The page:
A lot of the critical focus on successful urban charter schools has focused on turnover: as some students drop out are they replaced by better students, thereby inflating the graduation/college-acceptance rates? That comes up with KIPP schools a lot, but also with schools such as Chicago's Urban Prep. I'm sure there's some truth to that, but anyone who has spent time in these schools knows that's a minor issue. These schools are fulfilling America's promise to give each child, including urban boys, an adequate education. Maybe the numbers are small, but they are important first steps. Ideally, traditional public ...


Why is this taking so long at the federal Department of Education? NYC is rolling out school interventions aimed at minority boys, an acknowledgment of the obvious: the problem of poor academic achievement doesn't always sort out by race/income, which is the only way states and the feds have tried to measure the issue. It unfolds by gender, as well, which explains why twice as many black women as men earn bachelors degrees. This is really not that hard to understand ... but apparently the issue crosses too many PC boundaries for the feds to act....


Education Secretary Arne Duncan, along with his entire department, continues to ignore the school gender gaps. As far as I know, there's no research in the pipeline regarding either the gap or "solutions" such as single-sex classrooms. Now, however, Duncan has picked a "solution" without even mentioning the problem: putting more black men into classrooms. That's a good idea. It certainly can't hurt. South Carolina's Call Me Mister program is worth a look. I spoke before them recently and challenged the aspiring teachers by saying that placing a black male face in the classroom is insufficient. All teachers, whether black ...


As the Washington Post points out, there's been a sharp rise in the percent of women over 40 who don't have children. The result of better job opportunities for women? That's the theory raised in the article. What never gets raised in the marriageable mate issue. How many of these women never found a comparably educated male suitable for marriage? The marriageable mate issue is so new, and so sensitive, that reporters rarely raise it. The New York Times published a Sunday magazine cover story on the rise of educated white women using sperm banks ... and never once raised the ...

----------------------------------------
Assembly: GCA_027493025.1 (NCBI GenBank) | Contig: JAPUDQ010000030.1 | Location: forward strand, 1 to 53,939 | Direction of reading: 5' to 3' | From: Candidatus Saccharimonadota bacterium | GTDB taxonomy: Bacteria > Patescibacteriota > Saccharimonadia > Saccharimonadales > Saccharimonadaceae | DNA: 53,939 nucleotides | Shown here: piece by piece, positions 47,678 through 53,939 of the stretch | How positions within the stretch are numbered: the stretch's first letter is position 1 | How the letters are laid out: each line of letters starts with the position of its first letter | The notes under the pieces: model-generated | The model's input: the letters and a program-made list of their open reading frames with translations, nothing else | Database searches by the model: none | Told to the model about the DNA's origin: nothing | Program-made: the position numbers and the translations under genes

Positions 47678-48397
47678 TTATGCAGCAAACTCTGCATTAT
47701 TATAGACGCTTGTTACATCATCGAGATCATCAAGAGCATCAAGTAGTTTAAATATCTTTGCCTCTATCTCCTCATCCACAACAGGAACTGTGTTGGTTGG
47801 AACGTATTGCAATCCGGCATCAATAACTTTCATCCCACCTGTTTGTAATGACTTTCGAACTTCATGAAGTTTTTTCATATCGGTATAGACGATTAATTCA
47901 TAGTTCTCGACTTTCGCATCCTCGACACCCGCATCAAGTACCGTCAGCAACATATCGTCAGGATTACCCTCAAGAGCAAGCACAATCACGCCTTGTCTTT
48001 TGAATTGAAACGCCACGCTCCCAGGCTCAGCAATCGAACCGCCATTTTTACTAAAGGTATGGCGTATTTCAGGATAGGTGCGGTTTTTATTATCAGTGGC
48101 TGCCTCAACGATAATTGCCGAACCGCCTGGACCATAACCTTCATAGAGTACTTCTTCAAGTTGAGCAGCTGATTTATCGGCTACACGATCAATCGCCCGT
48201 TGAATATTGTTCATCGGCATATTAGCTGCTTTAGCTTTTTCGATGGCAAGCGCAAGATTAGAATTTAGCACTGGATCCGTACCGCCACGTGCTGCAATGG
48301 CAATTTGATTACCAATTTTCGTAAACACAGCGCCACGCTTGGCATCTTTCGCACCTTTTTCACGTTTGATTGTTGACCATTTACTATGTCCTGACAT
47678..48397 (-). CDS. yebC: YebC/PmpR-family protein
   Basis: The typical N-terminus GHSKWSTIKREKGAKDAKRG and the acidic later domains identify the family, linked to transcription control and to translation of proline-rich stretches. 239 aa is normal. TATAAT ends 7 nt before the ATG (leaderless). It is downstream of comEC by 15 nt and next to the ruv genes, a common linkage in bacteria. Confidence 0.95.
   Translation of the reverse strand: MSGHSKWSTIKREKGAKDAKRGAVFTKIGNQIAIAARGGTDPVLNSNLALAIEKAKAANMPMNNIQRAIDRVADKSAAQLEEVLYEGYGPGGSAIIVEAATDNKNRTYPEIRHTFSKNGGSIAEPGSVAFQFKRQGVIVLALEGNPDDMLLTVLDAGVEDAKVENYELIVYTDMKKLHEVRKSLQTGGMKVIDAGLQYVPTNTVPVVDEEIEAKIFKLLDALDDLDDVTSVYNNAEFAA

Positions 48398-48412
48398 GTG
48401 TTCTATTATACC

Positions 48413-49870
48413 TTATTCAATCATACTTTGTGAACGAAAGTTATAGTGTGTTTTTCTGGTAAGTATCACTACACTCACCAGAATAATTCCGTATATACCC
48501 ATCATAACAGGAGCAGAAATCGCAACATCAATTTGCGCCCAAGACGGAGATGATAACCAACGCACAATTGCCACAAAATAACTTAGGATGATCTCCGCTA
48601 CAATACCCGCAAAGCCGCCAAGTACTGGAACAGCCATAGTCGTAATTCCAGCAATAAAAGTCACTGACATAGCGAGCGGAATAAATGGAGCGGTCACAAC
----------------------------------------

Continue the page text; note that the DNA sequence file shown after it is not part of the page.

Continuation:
Caryl Rivers offers her skepticism about The Atlantic's piece, The End of Men. Yes, men still hold most of the power levers in business and politics, and probably will into the near future. But how relevant is that argument if the country fails to field its best team, including a lot of men who need a college degree just to get to the starting line? And how relevant is that if women start shunning marriage because they can't find comparably educated mate? These college imbalances are not the minor issue she makes them out to be....


Overall student gains in New York's large-scale experiment to transform failing urban schools hold up for minority boys as well, according to this MDRC report. New York holds a leading edge in the experiment to build "portfolio" public schools of choice. Washington DC, under Michelle Rhee's leadership, is headed in the same direction....


Newsweek takes a broad look at the issue and notes recent research. To me, the most significant take-away lesson from the surge in single-sex classrooms and schools is that school districts are finally realizing boys are in trouble. But does that mean single-sex classrooms are the answer? Not until we get better research on how to conduct them effectively....


RiShawn Biddle in the American Spectator on the reading crisis among urban boys....


If University of New Hampshire professor Thomas Newkirk, author of Misreading Masculinity," is leading the movement, I'm on the bandwagon. From the AP story: At a time when people spend much of their time skimming websites, text messages and e-mails, an English professor at the University of New Hampshire is making the case for slowing down as a way to gain more meaning and pleasure out of the written word. Thomas Newkirk isn't the first or most prominent proponent of the so-called "slow reading" movement, but he argues it's becoming all the more important in a culture and educational system ...


Sara Mead pulls together a complete package. The Hirsch/Pondiscio piece already commented on isn't the only insightful piece in the magazine....


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